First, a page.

I don’t know why I didn’t stop at catching just five, though, because by the hour of five I had not just these five fish that could feed each of us alone, but I had double that! It would be a tough thing to keep this fish over the night, but Roger said we should eat the excess as our breakfast, and that we did. Such a filling breakfast! The fish, while no longer fresh, were still not rotted, and indeed, had I had the mind, I could have salted them all, and hung them on the wagon posts to dry in the sun. But the weather was not the best.
In fact, while the rain stayed away, mercifully, the clouds often hung low, and menaced, and it would only be the mid part of a day really when the clouds kept themselves from darkening the road. When there was sunshine, I would doff my cloak, and place it upon the saddle as Magdalene bore me along, and when the wind and the clouds and the cold returned, again I would don my cloak, and bundle myself against the growing chill. At every stop we made, we had a fire, and with this we could warm our hands, arms, and legs, yet the nights were beginning to get so chilled, that Mary and I were often loth to move from beneath the blankets. We had each other for warmth, and our growing familiarity had become something that it was taking an effort to throw off, that the traveling could continue on apace.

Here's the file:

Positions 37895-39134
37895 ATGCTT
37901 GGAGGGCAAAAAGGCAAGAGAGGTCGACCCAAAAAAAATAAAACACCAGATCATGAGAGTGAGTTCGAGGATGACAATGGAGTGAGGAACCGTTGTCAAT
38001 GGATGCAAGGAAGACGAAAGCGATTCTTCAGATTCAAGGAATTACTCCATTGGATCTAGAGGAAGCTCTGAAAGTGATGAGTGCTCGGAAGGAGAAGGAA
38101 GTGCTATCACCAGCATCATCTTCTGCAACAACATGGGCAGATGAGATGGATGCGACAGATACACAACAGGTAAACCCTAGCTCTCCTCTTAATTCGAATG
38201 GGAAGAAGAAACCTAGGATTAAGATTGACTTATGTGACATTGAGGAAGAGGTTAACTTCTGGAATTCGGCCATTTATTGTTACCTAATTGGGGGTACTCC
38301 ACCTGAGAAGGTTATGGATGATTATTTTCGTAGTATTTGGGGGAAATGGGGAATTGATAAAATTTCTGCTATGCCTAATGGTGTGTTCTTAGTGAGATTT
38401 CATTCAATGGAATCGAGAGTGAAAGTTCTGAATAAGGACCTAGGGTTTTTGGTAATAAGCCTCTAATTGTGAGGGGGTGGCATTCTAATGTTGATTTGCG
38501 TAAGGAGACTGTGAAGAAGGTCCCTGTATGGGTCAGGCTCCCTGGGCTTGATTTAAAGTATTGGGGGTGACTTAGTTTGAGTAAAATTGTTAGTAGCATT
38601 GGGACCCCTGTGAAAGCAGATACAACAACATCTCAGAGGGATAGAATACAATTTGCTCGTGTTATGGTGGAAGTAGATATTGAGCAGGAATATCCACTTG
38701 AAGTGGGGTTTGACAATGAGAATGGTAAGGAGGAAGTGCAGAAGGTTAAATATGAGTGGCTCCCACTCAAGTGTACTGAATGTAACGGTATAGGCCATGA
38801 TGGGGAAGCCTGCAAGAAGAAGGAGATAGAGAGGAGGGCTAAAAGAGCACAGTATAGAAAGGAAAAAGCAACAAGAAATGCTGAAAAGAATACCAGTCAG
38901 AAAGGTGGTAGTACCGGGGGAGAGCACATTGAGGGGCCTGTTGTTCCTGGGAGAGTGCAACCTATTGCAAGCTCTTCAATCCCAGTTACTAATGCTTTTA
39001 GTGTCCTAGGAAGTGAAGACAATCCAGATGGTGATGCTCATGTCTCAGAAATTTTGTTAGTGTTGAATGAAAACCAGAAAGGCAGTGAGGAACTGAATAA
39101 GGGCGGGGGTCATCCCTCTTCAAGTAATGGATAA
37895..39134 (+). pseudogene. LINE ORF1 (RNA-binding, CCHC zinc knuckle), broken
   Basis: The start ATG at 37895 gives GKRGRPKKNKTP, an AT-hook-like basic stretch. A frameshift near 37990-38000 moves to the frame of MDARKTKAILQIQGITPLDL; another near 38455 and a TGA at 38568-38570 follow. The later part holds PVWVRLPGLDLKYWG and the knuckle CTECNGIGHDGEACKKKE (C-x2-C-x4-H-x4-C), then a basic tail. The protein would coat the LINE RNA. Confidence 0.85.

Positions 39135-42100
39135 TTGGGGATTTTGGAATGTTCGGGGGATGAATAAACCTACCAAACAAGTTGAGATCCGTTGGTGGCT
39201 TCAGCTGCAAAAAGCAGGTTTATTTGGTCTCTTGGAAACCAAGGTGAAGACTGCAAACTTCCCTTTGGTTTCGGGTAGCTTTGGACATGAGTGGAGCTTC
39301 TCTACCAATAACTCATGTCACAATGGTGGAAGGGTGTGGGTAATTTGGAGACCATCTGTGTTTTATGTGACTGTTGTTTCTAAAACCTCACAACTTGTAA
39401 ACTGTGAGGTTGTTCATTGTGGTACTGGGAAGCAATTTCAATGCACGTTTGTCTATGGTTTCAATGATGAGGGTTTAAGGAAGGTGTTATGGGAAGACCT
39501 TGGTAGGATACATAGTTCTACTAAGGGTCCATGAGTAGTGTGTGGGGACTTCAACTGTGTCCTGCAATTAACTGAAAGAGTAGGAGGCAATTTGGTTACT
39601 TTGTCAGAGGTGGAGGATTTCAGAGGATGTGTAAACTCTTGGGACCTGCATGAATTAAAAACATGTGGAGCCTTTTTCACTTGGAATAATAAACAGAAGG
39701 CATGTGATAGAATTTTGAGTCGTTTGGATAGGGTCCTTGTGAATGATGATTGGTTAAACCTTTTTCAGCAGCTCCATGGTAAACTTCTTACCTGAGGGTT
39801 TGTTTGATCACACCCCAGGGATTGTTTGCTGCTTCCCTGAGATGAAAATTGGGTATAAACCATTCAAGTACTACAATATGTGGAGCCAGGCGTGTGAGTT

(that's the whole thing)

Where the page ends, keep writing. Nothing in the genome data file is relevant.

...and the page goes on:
The day before we reached Amiens, we did stop at another tavern, and there, the beggarman set about on his own, to garner coins from the patrons. I used the time to tune the lute, and provide some music gratis, for those who might lend me an ear. Mary was continuing her work at costuming her poppets, and Roger and Stephen were content to drink of the ales, and wines, and for Roger, anyway, to attempt passes at the country wenches. But he had little luck. At least one of them looked at him cockeyed and all funny when he burst forth into his accent— betrayed by his Englishness, she turned up her nose and strode away, unconvinced of Roger’s worth, heedless of any of his need. Stephen put us all up again in the tavern so we had real mattresses to sleep on, although they were none as comfortable as the Inn at Harfleur. And the horses and cart were well looked out for, although we did, again, take the precaution of moving the wooden chests off it, and into our rooms.